Start done, and Verstappen was quickly into a rhythm, opening a sufficient gap that when DRS came into effect, he was out of range of Bottas, quickly opening the gap to 2s. His team mate Alex Albon was on the move too, making an important move past the McLaren of Lando Norris – who’d pipped him to P4 in qualifying – on Lap 6.

    Sergio Perez had started P19 but was up to P14 by Lap 10 when he appeared to suffer a transmission issue going into Turn 17 – a cruel end to the Mexican’s final race with Racing Point, and perhaps final race in F1 altogether. A Virtual Safety Car was called, with Verstappen, Bottas, Hamilton and Albon diving into the pits, along with a number of the midfield runners – while with marshals struggling to move the stricken Racing Point of last week’s race winner Perez, a full Safety Car was pulled on Lap 11.

    With the order rejigged slightly thanks to those pit stops, at the Lap 14 restart the top 10 was Verstappen, Bottas, Hamilton, Albon, Ricciardo (who’d started on the hard tyre and not pitted), Norris, Vettel, Leclerc (both Ferraris not pitting, with Vettel having started on hard tyres to Leclerc’s mediums), Sainz and Stroll – with all the drivers who’d pitted taking on hard tyres. Sainz, meanwhile, was set to be investigated after the race for driving unnecessarily slowly in the pit lane.

    Verstappen now had it all to do again, but wasn’t flustered, putting in a perfect restart and banging in his fastest lap of the race at that point to be 1.5s clear of Bottas by the end of the lap, while Hamilton was 2s back from Bottas – the seven-time champion unhappy with his car balance at this stage, while he also questioned whether Mercedes had made the right call to bring him in under the VSC at all.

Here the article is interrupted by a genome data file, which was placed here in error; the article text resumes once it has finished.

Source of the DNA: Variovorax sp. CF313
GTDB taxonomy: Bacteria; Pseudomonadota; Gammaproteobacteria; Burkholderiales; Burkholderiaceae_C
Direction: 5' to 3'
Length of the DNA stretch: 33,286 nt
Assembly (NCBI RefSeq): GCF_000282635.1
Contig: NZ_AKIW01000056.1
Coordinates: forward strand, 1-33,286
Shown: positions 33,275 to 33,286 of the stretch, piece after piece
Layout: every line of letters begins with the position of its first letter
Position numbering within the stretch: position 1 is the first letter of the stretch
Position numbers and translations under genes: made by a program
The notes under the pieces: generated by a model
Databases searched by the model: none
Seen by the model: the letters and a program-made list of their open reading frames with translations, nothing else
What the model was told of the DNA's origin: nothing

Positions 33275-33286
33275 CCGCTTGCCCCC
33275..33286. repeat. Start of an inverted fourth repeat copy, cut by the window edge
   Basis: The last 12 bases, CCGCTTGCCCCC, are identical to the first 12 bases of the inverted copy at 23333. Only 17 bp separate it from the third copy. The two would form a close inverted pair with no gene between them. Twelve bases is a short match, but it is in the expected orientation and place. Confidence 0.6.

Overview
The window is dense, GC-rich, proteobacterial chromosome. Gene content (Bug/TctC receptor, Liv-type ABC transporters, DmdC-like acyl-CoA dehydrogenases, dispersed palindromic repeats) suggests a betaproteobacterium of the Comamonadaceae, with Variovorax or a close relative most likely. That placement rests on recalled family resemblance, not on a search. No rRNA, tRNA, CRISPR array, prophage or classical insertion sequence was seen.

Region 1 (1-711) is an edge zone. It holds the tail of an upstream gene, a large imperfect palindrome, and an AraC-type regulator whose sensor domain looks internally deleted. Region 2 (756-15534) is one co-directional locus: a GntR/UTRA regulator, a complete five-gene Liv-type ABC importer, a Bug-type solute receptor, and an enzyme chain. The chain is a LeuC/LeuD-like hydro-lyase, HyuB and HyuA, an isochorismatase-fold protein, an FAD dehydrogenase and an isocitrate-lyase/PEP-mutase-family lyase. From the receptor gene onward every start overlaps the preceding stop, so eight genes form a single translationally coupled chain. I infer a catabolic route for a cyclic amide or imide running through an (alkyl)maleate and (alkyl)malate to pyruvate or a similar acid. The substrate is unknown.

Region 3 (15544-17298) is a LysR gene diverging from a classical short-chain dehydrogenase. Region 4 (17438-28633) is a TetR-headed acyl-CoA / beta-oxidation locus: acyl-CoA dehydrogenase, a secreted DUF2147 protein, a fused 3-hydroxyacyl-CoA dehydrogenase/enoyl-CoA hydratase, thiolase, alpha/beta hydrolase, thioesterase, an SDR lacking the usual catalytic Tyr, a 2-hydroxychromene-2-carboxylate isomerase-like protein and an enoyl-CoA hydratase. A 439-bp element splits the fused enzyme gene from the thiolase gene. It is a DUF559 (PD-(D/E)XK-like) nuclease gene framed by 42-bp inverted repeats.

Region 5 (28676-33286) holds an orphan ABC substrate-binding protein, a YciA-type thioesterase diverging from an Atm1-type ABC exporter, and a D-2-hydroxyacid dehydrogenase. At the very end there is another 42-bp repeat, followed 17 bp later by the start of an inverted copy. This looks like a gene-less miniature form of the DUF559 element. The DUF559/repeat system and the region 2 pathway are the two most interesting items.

Leclerc was thinking the opposite at Ferrari, meanwhile, and having been passed on his old medium tyres in quick succession by Sainz, Stroll, Gasly and Ocon, came in from P12 to put on hard tyres on Lap 22, emerging P19 and last.

    With the halfway point reached by Lap 28 of 55, Verstappen was 5.5s clear of Bottas, who himself was 2.6s clear of Hamilton – the Mercedes reportedly using their MGU-K at a sub-optimal level in order to preserve them.

    Albon was just about clinging on in P4, five seconds adrift of Hamilton, the Thai driver then 15s up the road from the fight for P5 between Daniel Ricciardo and Lando Norris – while Sainz’s pace had been strong since the Safety Car restart, allowing him to climb from ninth to seventh behind his team mate. Vettel, meanwhile, was holding onto eighth, helped by the chasing Stroll having overshot his braking at Turn 11 on Lap 25.

    Vettel’s hard tyres had had enough by Lap 35, however, the German pitting for mediums and releasing the train of cars he’d been holding up, consisting of Stroll, Gasly, Ocon and Kvyat, as Vettel rejoined in P15.